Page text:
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Malcolm & Marie is a puzzlingly dense film which asks big questions about love

Presented to us in all black-and-white and filmed in one location, the film seems simultaneously ambitious and yet lazy in what it is trying to say

By Ellie Spenceley, Second Year, English Literature

Sam Levinson’s Malcolm and Marie (2021) seems at first to be a metafictional narrative about stories, and how we tell them. Presented to us in all black-and-white and filmed in one location, the film seems simultaneously ambitious and yet lazy in what it is trying to say.

Levinson attempts to use the relationship between the two titular characters to verbosely explore ideas about artistry, drive, identity politics, and the validity of film criticism, but as the credits roll, one is still left pondering what was actually said. Dazzling performances from both Zendaya and John David Washington could sway one into giving a more appraising review, but upon reflection it seems to fall flat, appearing overly self-indulgent and out of touch despite its calls for authenticity and character complexity.

John David Washington and Zendaya in Malcolm & Marie | Courtesy of Netflix, Inc.

The film begins with the couple arriving home from Malcolm’s film premiere. He is elated, in a world of his own, having received an abundance of praise for his film about a 20-year-old woman’s struggle with drug addiction.

He makes witty comments about how the film was received by white critics, and how he envisions their subsequent reviews to be reductive attempts to ‘frame [the film] through a political lens’ simply because he is Black, and the main actress is Black. It seems promising: a discussion about the ways in which contemporary rhetoric tries to frame everything made by a Black artist through the lens of Black struggle. This potential fizzles out however as the film goes on, as lots of thought fragments are uttered, but none brought to a satisfying end.

The more Levinson attempts to cram in, the less we as an audience are able to get from the film as a whole. At times one begins to empathise with Marie and the issues she verbally labours upon surrounding troubled womanhood and being the unnamed muse of a man commended; her trauma, shame and guilt being used by Malcolm to tell an ‘authentic’ story.

Courtesy of Netflix, Inc.

Before this leaves residue, however, we are diverted to obtuse rants by Malcolm about the pretensions of film criticism, about what drives a filmmaker, what gives them integrity. An attempt by Levinson to be profound perhaps, but the whole endeavour seems ironically self-reflexive and futile. What is the purpose of these soapbox speeches, what do they achieve when they are unravelled as soon as they are put together?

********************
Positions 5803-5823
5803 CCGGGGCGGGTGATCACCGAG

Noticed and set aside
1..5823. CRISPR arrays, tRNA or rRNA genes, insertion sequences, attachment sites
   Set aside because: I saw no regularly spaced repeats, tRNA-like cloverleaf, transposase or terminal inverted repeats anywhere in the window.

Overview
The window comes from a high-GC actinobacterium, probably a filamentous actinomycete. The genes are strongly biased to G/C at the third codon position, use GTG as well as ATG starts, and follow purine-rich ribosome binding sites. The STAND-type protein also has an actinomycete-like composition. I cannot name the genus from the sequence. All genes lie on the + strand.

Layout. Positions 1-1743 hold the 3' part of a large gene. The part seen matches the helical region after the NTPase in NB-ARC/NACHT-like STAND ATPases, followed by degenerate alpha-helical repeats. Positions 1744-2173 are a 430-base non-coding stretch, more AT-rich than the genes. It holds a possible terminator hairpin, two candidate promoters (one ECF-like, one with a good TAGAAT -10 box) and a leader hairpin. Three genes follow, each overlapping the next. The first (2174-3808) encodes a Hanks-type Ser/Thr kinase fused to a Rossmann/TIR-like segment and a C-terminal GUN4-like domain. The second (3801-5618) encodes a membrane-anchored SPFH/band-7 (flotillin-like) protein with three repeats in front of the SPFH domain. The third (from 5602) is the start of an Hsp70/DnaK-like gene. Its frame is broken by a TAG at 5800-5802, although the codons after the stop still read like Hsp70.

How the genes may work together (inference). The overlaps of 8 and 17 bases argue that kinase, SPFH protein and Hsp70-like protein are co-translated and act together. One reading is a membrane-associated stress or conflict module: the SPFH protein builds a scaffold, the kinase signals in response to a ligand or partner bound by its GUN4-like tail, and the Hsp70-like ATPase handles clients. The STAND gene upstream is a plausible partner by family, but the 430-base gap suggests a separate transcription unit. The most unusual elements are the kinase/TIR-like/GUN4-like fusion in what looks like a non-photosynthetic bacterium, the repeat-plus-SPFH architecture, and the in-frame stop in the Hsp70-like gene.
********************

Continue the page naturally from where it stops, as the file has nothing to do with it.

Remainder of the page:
The film is tiresome in how sporadic it seems to be to no concrete end. If authenticity is what is being grasped at, the film seems to fall short as the endless monologues appear too artistically crafted to be the words believably uttered by a passionate couple under strain.

As far as criticism for the film’s intentions can go, there is room for commendation at the ways in which Washington and Zendaya portray the troubled Malcolm and Marie in all of their ups and downs.

Courtesy of Netflix, Inc.

The main drama of the film stems from Malcolm forgetting to thank Marie in the speech made at his film premiere. From this we see frictions unravel that, not without flaws, present to us an exploration of themes of mental health, recovery, emotional trauma, drug addiction, art, meaning, connection and the many elements that make up love.

There is no doubt that something will be touched upon in one of the many monologues that will strike a personal chord in you, even for a moment. What does love look like? How does it react to antagonism? Can it be vicious? Can that viciousness be subdued in a moment of genuine tenderness? When Zendaya’s character Marie tells her lover that ‘once someone is there for you and once you know they love you, you never actually think about them again’, the question of whether indifference signals a relationship’s subtle turn for the worse lingers, and tinges the rest of the film’s many conflicts and reconciliations.

Early in the film Marie claims she has a ‘masochistic’ streak, and later on Malcolm asks her why she ‘love[s] being hurt, traumatised and eviscerated’.

Courtesy of Netflix, Inc.

Pain and its reasoning do appear to be an interesting motif, with tangential concepts of solipsism, identity, and theatricality and cushioning its centrality. Is it better to be a perpetual mystery, or put your heart and soul out in the open for anyone with the momentary impulse to rip apart? This is a question even Levinson does not seem to have the answer for, given the films many argumentative inconsistencies. As discussions about fundamentals of love drag on, we are left with more questions than answers. What comprises the self? What do we need, and what do we merely want? How distinct a quality is love? How do we create art that we can truly call our own?

As the night never ends and arguments prove futile, the film does start to appear a tad too long and you are left pleading for the pair to simply go to bed and face their problems in the morning.

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Marie foresaw it when she says early on that ‘[n]othing productive is going to be said tonight’, and while artistically applaudable and scattered with captivating moments of intimacy, her statement is true. Puzzlingly so for a film so dense with dialogue, Malcolm and Marie says little that stays with you for longer than the film is on your screen.

Featured: Netflix, Inc.

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